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Eccentric Orbit — Attack of the Martians
(EOCD01, 2004/2014, CD)

by Jon Davis, 2015-08-07:

Attack of the Martians Cover art

Eccentric Orbit announce their intentions right out of the gate. Their debut album begins with some big Mellotron chords, then a theme on organ leads into a section where Mellotron chords are backed by a heavy bass part. Time signatures vary (11/8 generally dominates), and other keyboard instruments get added and subtracted from the mix. Overall, the sound could be likened to ELP with more aggressive bass playing and Mellotron added into the keyboard arsenal. Refreshingly, the keyboard playing doesn’t really resemble Keith Emerson, instead combining elements of Kerry Minnear, Rick Wakeman, and maybe a little Tony Banks. While some of the vintage keyboard sounds may in fact be modern digital recreations of the original instruments (not everyone has an old Mellotron stashed in their basement), the sounds are very good, certainly close enough to tickle the fancy of any fans of the classic tones. The compositions and arrangements are sophisticated, though they don’t delve into Twentieth Century developments as Gentle Giant did, nor do they much indulge in polyphony, being mostly chord-and-harmony based. For the reissue, a bonus track has been added, and it’s a doozy – the ten-minute “The Day the Earth Stood Still,” which was written around the time of the original album but recorded more recently with the band's current lineup. The big thing here is the addition of violin as an alternative melodic voice, providing a great foil to all the keyboard sounds. It’s another multi-part composition, with all the qualities that make the rest of the album work so well. The bottom line is that Attack of the Martians is every bit as much fun as the title implies.


by Sean McFee, 2004-09-01:

Eccentric Orbit was founded by bassist Bill Noland, and includes Mark Cella (Pye Fyte) on drums and Madeleine Noland and Derek Roebuck on keyboards. The keyboard sounds veer heavily towards the 70s, with use of Mellotron, organ, clavinet (both Nolands have played on Gentle Giant tribute albums), Fender Rhodes (or other electric piano), and some additional synthesizers. The music is entirely instrumental, and the album comprises five tracks ranging from six to fourteen minutes in length. The band keeps rhythms fairly standard and most compositions consist of either layering or trading off keyboard parts. Noland the bassist and Cella do a fine job nailing things down so that the space cadets can let fly on the keys. The sci-fi inspiration is fairly obvious and the melodic debts to “spooky alien music,” while de rigueur, are charmingly cheeky. There are a few personalities here; ELP-ish classicalism with lots of organ, funky fusion groove sessions led by Fender, and spooky SFF Mellotron sections to name three. When you throw more than one in a composition it adds some schizoid variety (in the literal sense, no Crim here). I’m a little surprised a group with such a Gentle Giant influence doesn’t use a bit advanced counterpoint, but you can’t have everything. Eccentric Orbit is a lot of fun to listen to, and will serve especially well as ear candy for vintage synth heads.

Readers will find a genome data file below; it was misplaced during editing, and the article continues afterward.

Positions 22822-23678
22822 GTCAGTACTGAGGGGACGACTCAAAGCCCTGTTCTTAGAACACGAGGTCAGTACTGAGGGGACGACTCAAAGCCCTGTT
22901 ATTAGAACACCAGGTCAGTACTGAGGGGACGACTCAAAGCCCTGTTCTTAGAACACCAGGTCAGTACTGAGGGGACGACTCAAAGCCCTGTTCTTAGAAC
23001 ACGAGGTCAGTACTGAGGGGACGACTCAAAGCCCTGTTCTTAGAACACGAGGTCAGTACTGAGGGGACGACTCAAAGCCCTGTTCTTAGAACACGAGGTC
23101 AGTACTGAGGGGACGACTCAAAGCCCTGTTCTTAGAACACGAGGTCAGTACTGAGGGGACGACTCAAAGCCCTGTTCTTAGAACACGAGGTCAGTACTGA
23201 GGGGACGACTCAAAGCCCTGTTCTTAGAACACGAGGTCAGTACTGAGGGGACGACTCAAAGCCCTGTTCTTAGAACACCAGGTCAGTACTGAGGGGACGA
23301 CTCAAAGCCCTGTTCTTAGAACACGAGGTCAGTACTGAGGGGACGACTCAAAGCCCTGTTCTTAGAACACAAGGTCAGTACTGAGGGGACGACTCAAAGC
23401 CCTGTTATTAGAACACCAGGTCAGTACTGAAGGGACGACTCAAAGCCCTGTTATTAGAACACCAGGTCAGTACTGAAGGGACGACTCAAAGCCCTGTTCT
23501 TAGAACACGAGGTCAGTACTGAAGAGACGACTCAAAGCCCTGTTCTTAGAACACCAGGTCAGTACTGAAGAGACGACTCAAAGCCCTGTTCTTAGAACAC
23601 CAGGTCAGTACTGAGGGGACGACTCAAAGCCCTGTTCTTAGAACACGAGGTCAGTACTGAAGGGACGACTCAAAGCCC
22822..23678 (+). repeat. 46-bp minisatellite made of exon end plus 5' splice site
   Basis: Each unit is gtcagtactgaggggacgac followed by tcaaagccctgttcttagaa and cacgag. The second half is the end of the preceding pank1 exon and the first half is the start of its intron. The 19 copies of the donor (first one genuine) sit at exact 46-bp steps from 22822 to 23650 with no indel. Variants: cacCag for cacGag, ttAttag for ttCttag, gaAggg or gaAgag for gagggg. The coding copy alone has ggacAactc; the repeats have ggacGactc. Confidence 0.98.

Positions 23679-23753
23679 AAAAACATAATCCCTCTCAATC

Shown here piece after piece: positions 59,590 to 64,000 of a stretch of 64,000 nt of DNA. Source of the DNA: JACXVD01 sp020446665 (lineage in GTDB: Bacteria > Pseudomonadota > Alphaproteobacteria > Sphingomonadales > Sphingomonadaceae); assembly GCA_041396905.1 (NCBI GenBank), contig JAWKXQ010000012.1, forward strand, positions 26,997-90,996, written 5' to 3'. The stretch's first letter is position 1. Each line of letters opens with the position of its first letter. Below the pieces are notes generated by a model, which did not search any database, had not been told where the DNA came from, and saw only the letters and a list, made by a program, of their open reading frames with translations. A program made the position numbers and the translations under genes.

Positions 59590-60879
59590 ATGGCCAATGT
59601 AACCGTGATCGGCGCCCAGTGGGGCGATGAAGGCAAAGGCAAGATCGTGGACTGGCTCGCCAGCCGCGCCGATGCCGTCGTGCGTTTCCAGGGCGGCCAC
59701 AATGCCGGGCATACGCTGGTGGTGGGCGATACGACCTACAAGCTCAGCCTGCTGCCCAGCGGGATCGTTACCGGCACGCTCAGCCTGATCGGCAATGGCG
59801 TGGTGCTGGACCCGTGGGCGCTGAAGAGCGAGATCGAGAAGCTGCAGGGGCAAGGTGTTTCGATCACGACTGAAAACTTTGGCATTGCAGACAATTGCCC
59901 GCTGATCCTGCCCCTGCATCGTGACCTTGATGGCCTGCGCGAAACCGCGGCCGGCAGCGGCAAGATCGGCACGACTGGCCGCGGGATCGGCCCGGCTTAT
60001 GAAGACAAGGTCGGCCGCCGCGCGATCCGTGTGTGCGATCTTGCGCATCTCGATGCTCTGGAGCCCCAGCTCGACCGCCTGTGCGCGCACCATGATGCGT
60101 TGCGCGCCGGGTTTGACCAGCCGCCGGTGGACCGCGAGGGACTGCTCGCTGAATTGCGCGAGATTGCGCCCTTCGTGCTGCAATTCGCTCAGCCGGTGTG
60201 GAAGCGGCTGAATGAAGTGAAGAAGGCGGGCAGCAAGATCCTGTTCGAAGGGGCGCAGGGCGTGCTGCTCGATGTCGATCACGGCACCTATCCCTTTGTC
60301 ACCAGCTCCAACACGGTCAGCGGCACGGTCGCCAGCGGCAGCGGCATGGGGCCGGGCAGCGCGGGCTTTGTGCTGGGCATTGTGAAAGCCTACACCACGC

Filed under: Reissues , Issue 30 , 2014 releases, 2004 releases

Related artist(s): Eccentric Orbit

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Premier of New Echo Us Video

From the press release:

To Wake a Dream in Moving Water takes from Echo Us' past and spins it into a whole new direction, one closer to traditional acoustic Celtic music than ever before.

To Wake a Dream in Moving Water was composed and recorded during the first few months of 2017. Although Celtic influenced and comprised of a number of re-workings of Irish folk tunes and Breton aires, the album is still in large part new and original Echo Us music that fits right in the Echo Us ‘canon’. “Wake” is a natural progression from “A Priori Memoriae”, which was released to critical acclaim in Europe in 2014.

To Wake a Dream in Moving Water is Echo Us’ ‘Celtic’ album that was planned for a long time but never executed because of the work on the trilogy that came before it. The album title is a typical ‘Echo Us’ play on words which one can find their own meaning.

“It is also both evocative of the Oregon rain, which I am told is not too unlike the rain in Ireland.”(Matthews)

To Wake a Dream in Moving Water is also a comment on conception- which was unintentional when the lyric was written. Matthews surprised himself a few months after writing it, realizing that the song was actually about the nitty gritty, biological workings of what happens when a child is conceived. The folk song it derives from musically describes a courting ritual, one that even today we can all relate to in our own way.

“Come With Me Over the Mountain" in acapella was the musical inspiration for the song, and came into my consciousness after the lyrics were written a few months prior. “ (Matthews)

As with all Echo Us recordings, a number of seeming coincidences resulted in connections being drawn where prior there were none. Another experience of similar capacity was found in oboe samples from A Priori Memoriae that echoed the traditional “May Morning Dew’, also reworked for guitar on the new album.



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